Recently, micro- and nanoscale mechanical switches and relays have been revisited for their potential in integrated circuits for low power computation41 and for harsh environment applications42. Optomechanical devices also provide unique attributes that are unattainable with conventional optical devices, such as the all-optical signal amplification demonstrated here and the ability to be reconfigured and re-programmed6,20,43. The broad optical bandwidth enabled by the new multichannel configuration offers great flexibility for cavity optomechanics to be integrated at a higher level, allowing their remarkable properties to be applied in cohorts with conventional photonic systems for optical and RF communications.



The devices are fabricated on commercial SOI wafers (SOITEC) with 220 nm silicon layer and 3 μm buried oxide, using standard electron beam lithography and plasma dry etching processes. The cantilevered section of the signal waveguide is released from the substrate by wet etching the buried oxide layer through a photoresist mask patterned by photolithography. Critical point drying is used to prevent the collapsing of the cantilevered waveguide caused by the viscous dragging effect during etchant solution evaporation. The released section of the signal waveguide is 22 μm long, 420 nm wide with a mechanical spring constant of 69.4 mN m−1. With a gap of 50 nm and a lateral offset of 250 nm between the cantilevered end and the receiving end, the signal waveguide has an estimated total insertion loss of 7.8 dB.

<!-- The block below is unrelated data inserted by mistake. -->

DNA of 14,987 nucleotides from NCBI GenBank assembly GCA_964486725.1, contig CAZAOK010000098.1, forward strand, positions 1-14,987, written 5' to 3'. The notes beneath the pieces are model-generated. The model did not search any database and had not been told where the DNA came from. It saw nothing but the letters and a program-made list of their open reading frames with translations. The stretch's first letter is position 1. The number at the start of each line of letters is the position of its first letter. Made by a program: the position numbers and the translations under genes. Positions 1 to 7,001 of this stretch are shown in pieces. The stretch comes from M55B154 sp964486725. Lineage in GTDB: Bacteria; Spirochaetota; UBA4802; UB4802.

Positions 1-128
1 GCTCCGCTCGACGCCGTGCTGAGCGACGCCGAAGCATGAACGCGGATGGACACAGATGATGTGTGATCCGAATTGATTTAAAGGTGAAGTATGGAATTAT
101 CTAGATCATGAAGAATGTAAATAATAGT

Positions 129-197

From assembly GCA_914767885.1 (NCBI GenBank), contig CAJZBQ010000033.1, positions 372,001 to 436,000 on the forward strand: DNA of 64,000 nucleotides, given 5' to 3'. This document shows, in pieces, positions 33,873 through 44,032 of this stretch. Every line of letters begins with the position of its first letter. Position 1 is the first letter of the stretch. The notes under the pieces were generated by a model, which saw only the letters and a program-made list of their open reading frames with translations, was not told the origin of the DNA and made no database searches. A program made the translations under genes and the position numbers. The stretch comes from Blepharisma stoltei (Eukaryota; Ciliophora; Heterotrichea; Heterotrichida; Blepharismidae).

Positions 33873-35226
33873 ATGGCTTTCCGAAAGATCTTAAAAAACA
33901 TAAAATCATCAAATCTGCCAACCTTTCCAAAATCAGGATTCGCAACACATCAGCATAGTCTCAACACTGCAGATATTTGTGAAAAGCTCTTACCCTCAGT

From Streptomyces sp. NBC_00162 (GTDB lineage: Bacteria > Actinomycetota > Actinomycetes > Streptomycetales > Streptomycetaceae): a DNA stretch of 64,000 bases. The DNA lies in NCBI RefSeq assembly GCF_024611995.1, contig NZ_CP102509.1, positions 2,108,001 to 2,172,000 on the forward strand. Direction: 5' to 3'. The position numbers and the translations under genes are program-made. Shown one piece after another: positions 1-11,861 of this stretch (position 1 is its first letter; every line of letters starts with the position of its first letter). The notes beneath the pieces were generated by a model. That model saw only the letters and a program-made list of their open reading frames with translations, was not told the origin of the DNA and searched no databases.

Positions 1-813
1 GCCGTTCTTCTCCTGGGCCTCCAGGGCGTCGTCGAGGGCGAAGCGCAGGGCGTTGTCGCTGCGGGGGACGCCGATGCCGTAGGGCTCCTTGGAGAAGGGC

Measurement scheme and device

A schematic of the measurement setup is shown in Supplementary Figure S8. The control, signal and tuning lasers are coupled into the device by aligning a linear array of single-mode fibers, spaced 250μm and mounted on a V-groove (OZ optics) chip, to the integrated grating couplers on the device. Each fiber to grating coupler interface has a typical coupling efficiency of 15%. All the power values mentioned in the manuscript refer to the power in the waveguide immediately after the coupler and are carefully calibrated and monitored. To achieve high mechanical quality factor, the measurements are conducted in a vacuum chamber with pressure of 2×10−4 Torr. A microscope image of the device that is measured during the experiment is shown in Supplementary Figure S9.

Additional information

How to cite this article: Li, H. et al. Multichannel cavity optomechanics for all-optical amplification of radio frequency signals. Nat. Commun. 3:1091 doi: 10.1038/ncomms2073 (2012).